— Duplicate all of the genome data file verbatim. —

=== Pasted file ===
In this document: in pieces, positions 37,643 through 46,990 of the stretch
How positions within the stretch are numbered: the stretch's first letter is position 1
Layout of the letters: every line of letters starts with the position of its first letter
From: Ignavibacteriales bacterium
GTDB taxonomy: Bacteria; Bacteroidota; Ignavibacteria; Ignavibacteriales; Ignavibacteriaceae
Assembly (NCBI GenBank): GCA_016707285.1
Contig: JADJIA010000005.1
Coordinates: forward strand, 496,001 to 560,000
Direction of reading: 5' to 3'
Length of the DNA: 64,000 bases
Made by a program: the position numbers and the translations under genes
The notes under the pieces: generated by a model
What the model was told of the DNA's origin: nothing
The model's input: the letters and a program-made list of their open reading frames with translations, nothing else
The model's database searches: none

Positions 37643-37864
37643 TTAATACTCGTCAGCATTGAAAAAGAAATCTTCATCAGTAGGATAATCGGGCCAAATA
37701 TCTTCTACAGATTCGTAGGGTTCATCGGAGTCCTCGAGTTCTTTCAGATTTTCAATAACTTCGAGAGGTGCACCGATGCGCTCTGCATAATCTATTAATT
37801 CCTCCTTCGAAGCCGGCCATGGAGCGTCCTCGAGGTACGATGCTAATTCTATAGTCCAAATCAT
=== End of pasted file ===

In this document: in pieces, positions 37,643 through 46,990 of the stretch
How positions within the stretch are numbered: the stretch's first letter is position 1
Layout of the letters: every line of letters starts with the position of its first letter
From: Ignavibacteriales bacterium
GTDB taxonomy: Bacteria; Bacteroidota; Ignavibacteria; Ignavibacteriales; Ignavibacteriaceae
Assembly (NCBI GenBank): GCA_016707285.1
Contig: JADJIA010000005.1
Coordinates: forward strand, 496,001 to 560,000
Direction of reading: 5' to 3'
Length of the DNA: 64,000 bases
Made by a program: the position numbers and the translations under genes
The notes under the pieces: generated by a model
What the model was told of the DNA's origin: nothing
The model's input: the letters and a program-made list of their open reading frames with translations, nothing else
The model's database searches: none

Positions 37643-37864
37643 TTAATACTCGTCAGCATTGAAAAAGAAATCTTCATCAGTAGGATAATCGGGCCAAATA
37701 TCTTCTACAGATTCGTAGGGTTCATCGGAGTCCTCGAGTTCTTTCAGATTTTCAATAACTTCGAGAGGTGCACCGATGCGCTCTGCATAATCTATTAATT
37801 CCTCCTTCGAAGCCGGCCATGGAGCGTCCTCGAGGTACGATGCTAATTCTATAGTCCAAATCAT